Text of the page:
The world you are entering is much more complicated than it was when I was a junior officer during the Cold War. From global terrorism to ethnic conflicts; from rogue nations to rising powers – the challenges we face simply cannot be overcome by traditional military means alone.
This has very real implications for the way we think about conflict. We have to recognize that the black-and-white distinction between irregular war and conventional war is an outdated model. The world we face in the 21st century is and will be far more complex than that. Our conflict will range along a broad spectrum of operations and lethality.  A world where we will need the maximum possible flexibility to deal with the widest possible range of scenarios and adversaries.
These new realities – and their attendant requirements – have meant a wrenching set of changes over the last few years for a military establishment that was, until recently, almost completely oriented toward winning the big battles in the big wars.  The Air Force, like our other services, is confronted with the question of how to achieve a proper balance between the irregular and the conventional – the high end and the low end – and all the institutional implications those choices entail.
This has forced fundamental reconsiderations of what kind of capabilities the Air Force needs going forward as it is called to perform a wider range of missions in a rapidly-shifting strategic environment. Even as the F-35 becomes the biggest single Defense procurement program, there are open-ended questions about other future weapons systems – from the next generation bomber to relatively low-cost, low-tech solutions like the Reapers, Predators, and MC-12 King Airs being employed in Afghanistan. And there are questions about what criteria should drive promotions and assignments in a service that is becoming, quite frankly, less fighter-centric with each passing year.
And that brings me to my principal topic today: you. What are the qualities necessary for you to be successful as military leaders going forward? I know that leadership is a topic you have studied extensively. My perspective is shaped by my experience working for eight presidents and leading three very diffenent but huge public institutions: the CIA and the U.S. intelligence community with more than 100,000 plus people, Texas A&M University with some 50,000 students, and the Department of Defense with 3 million employees in and out of uniform. But my views are particularly informed by what I have seen the last few years – especially in my meetings with troops on the battlefield, from the lowest ranks to the highest.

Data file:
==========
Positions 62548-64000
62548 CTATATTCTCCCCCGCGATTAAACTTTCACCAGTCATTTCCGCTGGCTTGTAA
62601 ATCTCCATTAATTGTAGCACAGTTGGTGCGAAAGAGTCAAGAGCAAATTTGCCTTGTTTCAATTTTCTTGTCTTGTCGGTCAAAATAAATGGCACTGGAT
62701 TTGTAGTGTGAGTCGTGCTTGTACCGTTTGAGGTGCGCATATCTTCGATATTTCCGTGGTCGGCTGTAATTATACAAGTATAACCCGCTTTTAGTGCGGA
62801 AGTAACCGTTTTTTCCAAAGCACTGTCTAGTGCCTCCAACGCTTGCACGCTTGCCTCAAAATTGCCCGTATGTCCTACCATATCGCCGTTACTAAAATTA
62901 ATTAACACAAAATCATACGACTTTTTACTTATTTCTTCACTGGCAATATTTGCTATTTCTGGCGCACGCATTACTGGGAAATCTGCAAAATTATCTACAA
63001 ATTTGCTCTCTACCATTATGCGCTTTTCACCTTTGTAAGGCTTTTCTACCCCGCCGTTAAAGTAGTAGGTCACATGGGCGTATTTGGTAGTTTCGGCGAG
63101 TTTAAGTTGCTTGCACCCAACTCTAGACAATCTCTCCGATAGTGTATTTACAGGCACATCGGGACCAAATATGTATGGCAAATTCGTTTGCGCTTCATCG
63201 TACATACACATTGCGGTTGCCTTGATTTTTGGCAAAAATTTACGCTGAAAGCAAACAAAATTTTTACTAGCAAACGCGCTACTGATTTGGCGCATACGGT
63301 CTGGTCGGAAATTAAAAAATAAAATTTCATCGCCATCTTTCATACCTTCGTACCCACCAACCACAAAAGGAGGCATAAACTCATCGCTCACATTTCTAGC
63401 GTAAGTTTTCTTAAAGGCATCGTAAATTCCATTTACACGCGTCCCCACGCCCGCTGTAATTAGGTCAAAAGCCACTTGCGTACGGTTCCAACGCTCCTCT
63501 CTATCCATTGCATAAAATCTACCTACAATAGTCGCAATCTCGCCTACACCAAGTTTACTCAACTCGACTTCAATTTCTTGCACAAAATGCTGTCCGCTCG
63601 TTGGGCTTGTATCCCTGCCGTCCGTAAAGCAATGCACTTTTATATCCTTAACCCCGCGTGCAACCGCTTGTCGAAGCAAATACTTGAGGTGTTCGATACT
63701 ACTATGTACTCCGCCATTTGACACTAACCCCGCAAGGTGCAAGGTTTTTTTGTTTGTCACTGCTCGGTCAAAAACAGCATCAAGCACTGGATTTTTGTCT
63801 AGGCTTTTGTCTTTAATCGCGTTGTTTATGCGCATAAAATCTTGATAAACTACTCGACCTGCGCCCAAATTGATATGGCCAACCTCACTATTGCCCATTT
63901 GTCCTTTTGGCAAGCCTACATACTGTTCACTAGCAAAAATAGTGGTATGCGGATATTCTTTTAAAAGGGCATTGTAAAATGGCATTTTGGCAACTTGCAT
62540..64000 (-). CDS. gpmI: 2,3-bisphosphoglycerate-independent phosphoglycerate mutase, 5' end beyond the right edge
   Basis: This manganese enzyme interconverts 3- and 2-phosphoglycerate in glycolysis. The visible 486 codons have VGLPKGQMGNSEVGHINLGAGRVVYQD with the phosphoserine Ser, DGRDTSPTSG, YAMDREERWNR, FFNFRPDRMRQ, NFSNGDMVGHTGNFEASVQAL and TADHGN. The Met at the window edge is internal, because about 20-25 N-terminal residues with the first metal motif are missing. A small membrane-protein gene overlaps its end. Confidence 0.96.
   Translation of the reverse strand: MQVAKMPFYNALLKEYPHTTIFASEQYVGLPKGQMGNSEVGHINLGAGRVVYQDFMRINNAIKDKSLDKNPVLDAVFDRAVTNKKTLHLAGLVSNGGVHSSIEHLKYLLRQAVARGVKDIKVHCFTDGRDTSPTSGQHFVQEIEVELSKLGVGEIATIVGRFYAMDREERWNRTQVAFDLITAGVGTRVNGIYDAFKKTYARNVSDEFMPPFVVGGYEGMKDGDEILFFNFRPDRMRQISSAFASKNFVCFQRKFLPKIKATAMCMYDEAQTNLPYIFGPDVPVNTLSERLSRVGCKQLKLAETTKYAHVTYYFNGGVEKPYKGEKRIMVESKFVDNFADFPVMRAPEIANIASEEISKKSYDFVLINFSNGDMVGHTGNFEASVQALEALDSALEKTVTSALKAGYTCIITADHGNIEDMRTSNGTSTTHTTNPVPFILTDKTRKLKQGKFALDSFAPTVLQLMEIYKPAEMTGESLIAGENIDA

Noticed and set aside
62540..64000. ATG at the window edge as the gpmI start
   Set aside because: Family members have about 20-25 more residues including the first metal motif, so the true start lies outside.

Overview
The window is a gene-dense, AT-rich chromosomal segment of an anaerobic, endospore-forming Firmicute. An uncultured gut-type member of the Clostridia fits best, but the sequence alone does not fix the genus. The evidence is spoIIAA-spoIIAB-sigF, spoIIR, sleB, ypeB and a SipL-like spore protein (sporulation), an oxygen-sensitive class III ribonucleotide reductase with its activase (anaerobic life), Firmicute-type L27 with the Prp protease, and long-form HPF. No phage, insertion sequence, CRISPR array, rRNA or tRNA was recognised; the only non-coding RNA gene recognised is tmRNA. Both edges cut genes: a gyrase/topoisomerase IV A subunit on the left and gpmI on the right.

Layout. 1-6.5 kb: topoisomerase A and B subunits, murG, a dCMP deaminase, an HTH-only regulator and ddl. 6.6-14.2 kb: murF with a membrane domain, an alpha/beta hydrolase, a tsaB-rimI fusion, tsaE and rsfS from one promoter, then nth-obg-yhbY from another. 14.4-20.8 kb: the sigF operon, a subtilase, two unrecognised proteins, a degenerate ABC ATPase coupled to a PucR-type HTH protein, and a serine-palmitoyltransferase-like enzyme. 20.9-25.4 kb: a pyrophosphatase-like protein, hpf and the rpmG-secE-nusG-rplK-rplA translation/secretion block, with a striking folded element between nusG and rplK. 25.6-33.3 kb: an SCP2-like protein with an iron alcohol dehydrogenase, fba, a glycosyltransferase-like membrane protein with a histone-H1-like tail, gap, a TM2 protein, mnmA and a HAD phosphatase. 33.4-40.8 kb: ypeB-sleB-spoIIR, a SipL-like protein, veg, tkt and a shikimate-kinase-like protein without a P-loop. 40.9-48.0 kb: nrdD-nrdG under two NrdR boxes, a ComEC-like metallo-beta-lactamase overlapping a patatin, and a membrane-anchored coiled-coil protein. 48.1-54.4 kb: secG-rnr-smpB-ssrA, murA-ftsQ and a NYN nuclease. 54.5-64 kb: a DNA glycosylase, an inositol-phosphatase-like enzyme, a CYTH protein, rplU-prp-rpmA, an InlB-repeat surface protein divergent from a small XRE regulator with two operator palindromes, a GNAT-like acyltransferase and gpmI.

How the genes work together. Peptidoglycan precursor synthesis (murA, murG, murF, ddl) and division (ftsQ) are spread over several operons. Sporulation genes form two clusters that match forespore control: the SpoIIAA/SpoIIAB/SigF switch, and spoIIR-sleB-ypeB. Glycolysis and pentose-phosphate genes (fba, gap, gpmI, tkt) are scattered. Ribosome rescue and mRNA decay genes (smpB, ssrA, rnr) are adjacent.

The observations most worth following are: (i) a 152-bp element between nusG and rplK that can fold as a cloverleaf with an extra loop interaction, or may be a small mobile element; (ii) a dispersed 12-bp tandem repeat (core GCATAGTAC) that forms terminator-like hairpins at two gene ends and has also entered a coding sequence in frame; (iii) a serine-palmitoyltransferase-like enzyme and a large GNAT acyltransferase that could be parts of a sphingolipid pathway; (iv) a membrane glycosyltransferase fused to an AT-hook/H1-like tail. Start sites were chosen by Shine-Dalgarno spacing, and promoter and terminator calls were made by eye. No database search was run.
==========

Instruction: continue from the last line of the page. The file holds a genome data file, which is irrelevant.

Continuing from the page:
In order to succeed in the asymmetric battlefields of the 21st century – the dominant combat environment in the decades to come, in my view – the Air Force will require leaders of great flexibility, agility, resourcefulness, and imagination; leaders willing and able to think and act creatively and decisively in different kinds of conflict than we have prepared for during the last six decades.
One thing that will not change, however, is that we still need men and women in uniform who are willing to demonstrate uncommon courage – both on the battlefield and off.
We see this at work in Iraq and Afghanistan – on the ground when airmen have been called on to perform tasks far different from what they signed up for, from convoy security to bomb clearance and IED disposal to search and rescue. I seriously doubt anyone would have believed that America’s first 21st century war would begin with airmen on horseback directing B-52s to provide close air support for cavalry charges in Afghanistan – ironic, considering that early doubters of aviation’s military value feared that the airplanes would frighten the army’s horses.
The Afghan campaign -- waged in a landlocked country with few passable roads -- has put new demands on the Air Force as the priority has shifted from the Iraq theater.  I am told that since 2007, the daily traffic at Bagram Air Field has nearly doubled to roughly 900 aircraft operations each day.  The surge of troops and operations associated with the president's new strategy will require yet more work, more dedications, and more sacrifice from America's airmen.
But there is another kind of courage beyond the battlefield I want to focus on today and that is the willingness for you to challenge conventional wisdom and call things as you see them to subordinates and superiors alike.